Normally Day 2 would follow Day 1 of a road trip, so here goes: On Day 2 SheSpoke awoke in a dank and dark smoke-stained room of an overpriced motel In Monte Vista, Colorado. (It was the only room available for miles.) She had spent more than a few hours of the previous evening researching the weather and camping options at the Great Sand Dunes National Monument. Cold and rainy. And by cold I mean sub-freezing and by rain I mean occasionally hardened into little sleetovals or even hail.

Now, SheSpoke is hardcore. She has camped out in single digits, blizzards, and really un-awesome conditions. But SheSpoke turned 40 last year and even though she’s got an extra coating (thanks to hormones and a slowing metabolism), camping out alone in weather that makes driving dicey is no longer her idea of a good time.

The paved path to some historical tidbits

So as she drove east toward the Great Sand Dunes with dreams of sandboarding, she spied the familiar sheet of white in the sky, touching not-so-daintily down to the ground. This forced her to look west, which were boasting clear skies.

The southern end of the San Luis Valleydidn’t look much better and SheSpoke knew the northern end led to a mountain pass, so west it was. When in doubt, it seems, head west.

Looking south down the San Luis Valley

SheSpoke had spent all of her morning and some of her afternoon recounting the amazing powder day she had at Wolf Creek Ski Area the previous day, so she was feeling more indoors than outdoors, on this particular day.

But outdoors was what was in store, so she turned the Subaru around and headed west to drier but certainly not warmer climes.

A few hours of daylight lay ahead, which meant setting up camp in Penitente Canyon, across the valley to the west, would be done with relative ease.

Alas, although SheSpoke has lived for many years with just a fireplace or a wood stove as the only means of not-central heating, she had trouble getting the campfire going and missed the brilliant luminescence that the San Luis Valley usually provides as it ducks under the western horizon. Still, she snapped a phone picture before sunset and was glad the clouds were moving quickly east.

After a tenacious half-hour, the fire got going and the pierogies got hot and the tea got started. SheSpoke ate about 3 meals in one that day in anticipation of a cold night and a physically demanding day on Day 3 of the road trip.

Almost sunset in the San Luis Valley. Sangre de Christos across the valley

Some time after sundown as SheSpoke was poring over maps of the San Luis Valley the coyotes started some eerie karaoke. SheSpoke drifted off until 8AM the next morning. A good 12 hours of camping sleep.

The next morning was prep time for a bike ride she had been anticipating since the prior spring on her last trip to Wolf Creek. She had heard about this trail years before from some blokes riding about on the trails in Durango. It was time to see what mountain biking Penitente Canyon was all about.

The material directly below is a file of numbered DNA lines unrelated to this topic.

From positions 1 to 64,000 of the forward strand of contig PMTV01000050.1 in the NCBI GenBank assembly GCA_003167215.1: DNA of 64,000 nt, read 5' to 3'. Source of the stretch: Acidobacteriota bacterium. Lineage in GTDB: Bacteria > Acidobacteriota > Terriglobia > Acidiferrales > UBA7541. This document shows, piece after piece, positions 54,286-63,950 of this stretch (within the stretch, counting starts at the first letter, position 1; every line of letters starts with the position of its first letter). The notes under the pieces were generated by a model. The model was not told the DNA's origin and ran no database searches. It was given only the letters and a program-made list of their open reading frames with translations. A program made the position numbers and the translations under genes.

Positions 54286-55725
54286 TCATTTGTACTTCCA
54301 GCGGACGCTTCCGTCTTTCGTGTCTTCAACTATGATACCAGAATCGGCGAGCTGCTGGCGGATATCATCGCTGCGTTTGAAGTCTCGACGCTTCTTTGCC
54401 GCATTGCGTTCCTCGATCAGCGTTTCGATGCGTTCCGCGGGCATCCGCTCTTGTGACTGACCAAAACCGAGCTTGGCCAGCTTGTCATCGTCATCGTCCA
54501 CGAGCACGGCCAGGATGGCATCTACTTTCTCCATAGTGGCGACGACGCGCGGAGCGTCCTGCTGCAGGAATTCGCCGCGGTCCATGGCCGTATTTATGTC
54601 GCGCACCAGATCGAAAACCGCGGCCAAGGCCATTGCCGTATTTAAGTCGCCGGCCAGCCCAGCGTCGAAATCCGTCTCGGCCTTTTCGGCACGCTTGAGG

At the main trailhead I met up with Justin, who worked in the Forest Service in the nearby town of Sagauche (pronounced sa-watch). SheSpoke has been to Sagauche many times, as it is the gateway to beautiful Crested Butte, if one is into driving the backroad of Colorado Highway 114  and mountain biking the Continental Divide along the way. Buffalo Pass Campground is a cheap ($5) option for an overnight stay on 114. Driving into Sagauche one encounters some super cool topography:

Sagauche, straight ahead

On to the ride. Justin told me the way to go, as detailed trail maps can only be gotten from the Forest Service office in Sagauche, which was closed on this Columbus Day. The Loop A trail is north of the climbing trailhead and Grand Central of this particular outdoorsy playground. You ride for a mile or two on dirt road and just as you begin to wonder if you’re going the right way, a singletrack appears to your left.

Flecks of white appeared 50 yards away and even though my horror film warning light went off, I abandoned the trail, drawn to the out-of-place colors in the earth-tone palette of Penitente Canyon:


Horrifyingly, this little ball of fur was just a few yards away:

Hey, dude! You dropped your coat.

Folks overuse the word haunted quite a bit. But that’s how my ride started that day, until I came across more petrified bone, this one all eaten up and holey:

Holey bones!

But rides are made to be ridden, so I set off with the kind of singlemindedness that hedge-fund managers would envy. I wanted to ride.

Stay tuned for Part 2 of Day 3 of this Road Trip.

Read about Day 1 here.

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